Estimate Used Car Cost on Any Dealer's Car
There are ways to estimate what a dealer should have paid for a used car using resources readily available online. Using these resources will keep you from paying too much for your next vehicle and allow you to purchase the car at the best possible price.
Dealer's keep their used car costs a closely guarded secret. Normally, only a select few within the dealership have access to this top secret information.
No matter what anyone tells you, there's no way to tell exactly what a dealer paid for a used car. Each used car must be looked at individually. The condition of the vehicle, mileage, and factory options are just a few factors that determine the dealer's cost. Click here to figure dealer's cost on any new car.
Used car sales are a high profit area for a dealership, one of the reasons for this is, a dealer does not have to disclose their cost for the world to see. Dealer's have a greater opportunity to make more money selling a used car over the sale of a new one. This is where the old saying, "Buying them cheap and stacking them deep" comes from.
In this section:
- Used cars do not have an invoice.
- Factors that affect a used car's cost.
- Dealer's used car cost sheet example.
- How to estimate a used car's cost.
- Additional tips.
Used Cars Do Not Have an Invoice
Unlike new cars, used cars do not have an invoice. Each used car must be looked at on an individual basis. Dealers buy used cars from auctions, wholesalers, rental companies, or acquire them through the dealerships as trade-ins.
Dealer's make internal cost sheets for each individual used car. These cost sheets act as invoices for the used vehicles and allows management to see exactly how much they have invested in a vehicle.
This type of system makes it difficult for you to determine what the true cost is on a used car. You can never tell if the car dealer bought the car cheap (under wholesale or market value) or actually overpaid for the vehicle.
Factors That Affect a Used Car's Cost
There are many factors that affect a used car's cost, these factors will cause the cost of a vehicle to fluctuate up or down. Some of these include;
- Condition of the vehicle
- Incurred mileage on the car
- Factory options and trim levels
- Popularity and demand
- The current used car market
- Dealer reconditioning costs
- How well the vehicle was acquired
Overall, most car dealerships average cost on a used car is just below the listed wholesale price of the vehicle. Buying a reliable and dependable used car below or close to the listed wholesale value is considered a very good deal when it comes to buying a used car.
Used Car Reconditioning Fees
Reconditioning fees are costs incurred by the dealership to repair or replace parts to bring the vehicle up to retail sales condition. Reconditioning fees can be for mechanical repairs, bodywork, touch-up, tires, oil change, detail, etc. Some vehicles may only require minor reconditioning and some may have major reconditioning fees associated with them, it all depends on the condition of the vehicle when acquired by the dealer.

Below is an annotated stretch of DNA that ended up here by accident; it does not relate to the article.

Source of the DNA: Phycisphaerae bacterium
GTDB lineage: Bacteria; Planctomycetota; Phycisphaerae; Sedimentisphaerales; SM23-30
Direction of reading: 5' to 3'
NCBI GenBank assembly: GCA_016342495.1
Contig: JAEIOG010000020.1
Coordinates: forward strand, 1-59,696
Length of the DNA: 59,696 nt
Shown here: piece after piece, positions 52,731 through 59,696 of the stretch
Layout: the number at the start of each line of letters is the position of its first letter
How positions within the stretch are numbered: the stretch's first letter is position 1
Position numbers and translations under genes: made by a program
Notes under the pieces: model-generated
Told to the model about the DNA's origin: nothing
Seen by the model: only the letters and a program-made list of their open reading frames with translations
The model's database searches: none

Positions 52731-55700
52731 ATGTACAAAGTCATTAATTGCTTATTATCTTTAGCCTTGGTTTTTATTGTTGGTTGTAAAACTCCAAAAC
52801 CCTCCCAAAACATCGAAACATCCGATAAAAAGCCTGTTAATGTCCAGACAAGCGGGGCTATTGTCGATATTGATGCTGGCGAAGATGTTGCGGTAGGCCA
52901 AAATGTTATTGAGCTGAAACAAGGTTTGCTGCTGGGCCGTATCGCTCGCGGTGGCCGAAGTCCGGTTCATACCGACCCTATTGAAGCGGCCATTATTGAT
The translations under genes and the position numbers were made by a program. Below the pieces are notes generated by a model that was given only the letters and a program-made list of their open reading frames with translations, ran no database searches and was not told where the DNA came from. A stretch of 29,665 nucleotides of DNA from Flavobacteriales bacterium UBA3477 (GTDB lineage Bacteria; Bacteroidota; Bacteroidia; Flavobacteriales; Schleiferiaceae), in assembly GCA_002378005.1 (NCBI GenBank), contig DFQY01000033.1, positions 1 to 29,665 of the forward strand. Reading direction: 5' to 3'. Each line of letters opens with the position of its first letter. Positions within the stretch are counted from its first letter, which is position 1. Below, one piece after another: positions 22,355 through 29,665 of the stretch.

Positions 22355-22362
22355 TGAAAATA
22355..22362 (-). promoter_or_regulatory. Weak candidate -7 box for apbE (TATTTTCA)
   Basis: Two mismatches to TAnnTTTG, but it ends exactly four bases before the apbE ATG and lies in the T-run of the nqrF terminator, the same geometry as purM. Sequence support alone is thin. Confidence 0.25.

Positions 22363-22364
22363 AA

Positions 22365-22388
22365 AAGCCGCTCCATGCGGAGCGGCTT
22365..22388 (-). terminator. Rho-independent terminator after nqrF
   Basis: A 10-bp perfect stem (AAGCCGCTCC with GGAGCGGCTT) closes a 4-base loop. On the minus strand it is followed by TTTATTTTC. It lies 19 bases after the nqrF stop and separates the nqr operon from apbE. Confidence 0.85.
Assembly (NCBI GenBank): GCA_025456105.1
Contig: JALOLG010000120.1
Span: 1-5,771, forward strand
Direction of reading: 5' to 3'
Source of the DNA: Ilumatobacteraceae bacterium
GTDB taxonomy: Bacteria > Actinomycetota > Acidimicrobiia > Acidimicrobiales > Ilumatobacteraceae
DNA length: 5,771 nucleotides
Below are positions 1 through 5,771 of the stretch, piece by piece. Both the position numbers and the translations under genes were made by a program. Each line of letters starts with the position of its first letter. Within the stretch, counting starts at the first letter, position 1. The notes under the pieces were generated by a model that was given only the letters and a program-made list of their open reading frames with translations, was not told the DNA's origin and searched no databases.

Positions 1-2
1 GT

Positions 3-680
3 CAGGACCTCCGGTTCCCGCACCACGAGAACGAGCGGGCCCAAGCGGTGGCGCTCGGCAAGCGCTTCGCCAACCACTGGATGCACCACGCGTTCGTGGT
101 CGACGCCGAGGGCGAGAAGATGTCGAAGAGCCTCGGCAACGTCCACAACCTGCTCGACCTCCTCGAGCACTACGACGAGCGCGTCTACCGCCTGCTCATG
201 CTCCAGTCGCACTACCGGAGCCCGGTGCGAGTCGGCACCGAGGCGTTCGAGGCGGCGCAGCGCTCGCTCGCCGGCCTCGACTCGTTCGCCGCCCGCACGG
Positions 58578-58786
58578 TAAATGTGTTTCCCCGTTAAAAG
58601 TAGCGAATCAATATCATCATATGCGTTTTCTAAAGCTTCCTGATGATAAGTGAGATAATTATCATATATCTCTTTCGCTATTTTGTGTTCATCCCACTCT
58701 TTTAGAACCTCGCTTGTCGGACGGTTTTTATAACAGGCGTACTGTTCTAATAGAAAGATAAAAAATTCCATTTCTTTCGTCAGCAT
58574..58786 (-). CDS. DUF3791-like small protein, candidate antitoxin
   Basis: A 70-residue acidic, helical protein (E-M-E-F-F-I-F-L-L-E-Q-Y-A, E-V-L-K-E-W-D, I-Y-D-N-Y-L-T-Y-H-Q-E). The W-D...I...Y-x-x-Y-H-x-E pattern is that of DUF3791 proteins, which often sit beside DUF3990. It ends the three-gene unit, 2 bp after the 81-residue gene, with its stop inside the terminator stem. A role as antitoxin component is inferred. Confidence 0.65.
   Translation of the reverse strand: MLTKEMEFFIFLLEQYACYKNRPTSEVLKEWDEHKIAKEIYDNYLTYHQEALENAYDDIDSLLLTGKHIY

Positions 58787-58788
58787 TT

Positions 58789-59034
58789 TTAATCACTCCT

Used Car Pack
On top of reconditioning fees, a dealer may add a "Pack" to the vehicle. Pack can be anywhere from $250-$750 or more. Pack is added to every car to help pay the operating costs of the dealership. Although it may be hard to negotiate at some dealerships, it is negotiable, and salespeople are not normally paid commission on this amount.
Dealer's Used Car Cost Sheet Example
Most dealerships keep a three ring binder at the manager's desk (it may be on computer). This binder holds all the used car inventory available for sale on the dealer's lot. Each vehicle has its own cost sheet, which contains every dime spent on reconditioning the vehicle to make it ready for sale.
Used Car Cost Sheet Example
|Vehicle acquisition cost|
|Pack (Additional money salesmen not paid commission on)|
|U.C.I. (Used Car Inspection performed by dealer)|
|Broken console repaired|
|Front and rear bumper touch up|
|Total Dealer Cost|
How to Estimate a Dealer's Used Car Cost
First thing you want to do is find a car you want. You can do this easily by using free online used car listing sites. These sites have millions of used and certified pre-owned vehicles to choose from. Their online tools allow you to fine tune search criteria to find that perfect used car.
Recommended Used Car Shopping Sites
Cars.com is changing the way people shop for a used car. They have well over a million used and pre-owned certified cars to choose from.
Edmunds.com is one of the oldest used car research and review sites on the Internet. Their huge dealer network will help you find your next used car quickly.
CarsDirect has been in business for over a decade. Their search tool makes it easy to find the exact car you're looking for.
Once you've picked out the used car you'd like to own, print or write down all the specifics of the vehicle such as the year, make, model, trim, miles, and options. You'll use this information to help estimate what a dealer should have paid for the vehicle.
You're now going to appraise the car just as a dealer would do if you were trading it in. The appraisal tool I recommend is Edmunds.com's appraisal tool. Their tool tends to be closer to what the actual used car market is in your area at any given time.
Enter the information about the car. Make sure you enter the correct year, make, model, trim, exact mileage, engine, transmission, options, etc. You will then choose the vehicle's overall condition. Your choices will be outstanding, clean, average, rough, and damaged.